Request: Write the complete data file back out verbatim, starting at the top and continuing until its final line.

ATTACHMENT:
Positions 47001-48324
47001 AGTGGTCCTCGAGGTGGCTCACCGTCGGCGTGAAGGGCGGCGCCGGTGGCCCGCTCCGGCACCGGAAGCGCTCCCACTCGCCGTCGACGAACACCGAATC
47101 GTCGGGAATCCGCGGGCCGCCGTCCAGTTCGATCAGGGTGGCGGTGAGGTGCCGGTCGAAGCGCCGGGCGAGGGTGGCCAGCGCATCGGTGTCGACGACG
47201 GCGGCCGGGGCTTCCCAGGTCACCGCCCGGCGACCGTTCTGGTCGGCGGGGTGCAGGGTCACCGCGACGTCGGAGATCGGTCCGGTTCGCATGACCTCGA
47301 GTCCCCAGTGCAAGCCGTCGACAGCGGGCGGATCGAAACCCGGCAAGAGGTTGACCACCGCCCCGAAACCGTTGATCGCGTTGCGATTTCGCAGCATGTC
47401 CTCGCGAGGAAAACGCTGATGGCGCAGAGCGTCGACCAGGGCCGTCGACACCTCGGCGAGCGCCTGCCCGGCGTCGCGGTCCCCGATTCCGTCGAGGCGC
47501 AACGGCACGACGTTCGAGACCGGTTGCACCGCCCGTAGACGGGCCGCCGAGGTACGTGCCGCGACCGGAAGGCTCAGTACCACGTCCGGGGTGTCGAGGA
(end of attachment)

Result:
Positions 47001-48324
47001 AGTGGTCCTCGAGGTGGCTCACCGTCGGCGTGAAGGGCGGCGCCGGTGGCCCGCTCCGGCACCGGAAGCGCTCCCACTCGCCGTCGACGAACACCGAATC
47101 GTCGGGAATCCGCGGGCCGCCGTCCAGTTCGATCAGGGTGGCGGTGAGGTGCCGGTCGAAGCGCCGGGCGAGGGTGGCCAGCGCATCGGTGTCGACGACG
47201 GCGGCCGGGGCTTCCCAGGTCACCGCCCGGCGACCGTTCTGGTCGGCGGGGTGCAGGGTCACCGCGACGTCGGAGATCGGTCCGGTTCGCATGACCTCGA
47301 GTCCCCAGTGCAAGCCGTCGACAGCGGGCGGATCGAAACCCGGCAAGAGGTTGACCACCGCCCCGAAACCGTTGATCGCGTTGCGATTTCGCAGCATGTC
47401 CTCGCGAGGAAAACGCTGATGGCGCAGAGCGTCGACCAGGGCCGTCGACACCTCGGCGAGCGCCTGCCCGGCGTCGCGGTCCCCGATTCCGTCGAGGCGC
47501 AACGGCACGACGTTCGAGACCGGTTGCACCGCCCGTAGACGGGCCGCCGAGGTACGTGCCGCGACCGGAAGGCTCAGTACCACGTCCGGGGTGTCGAGGA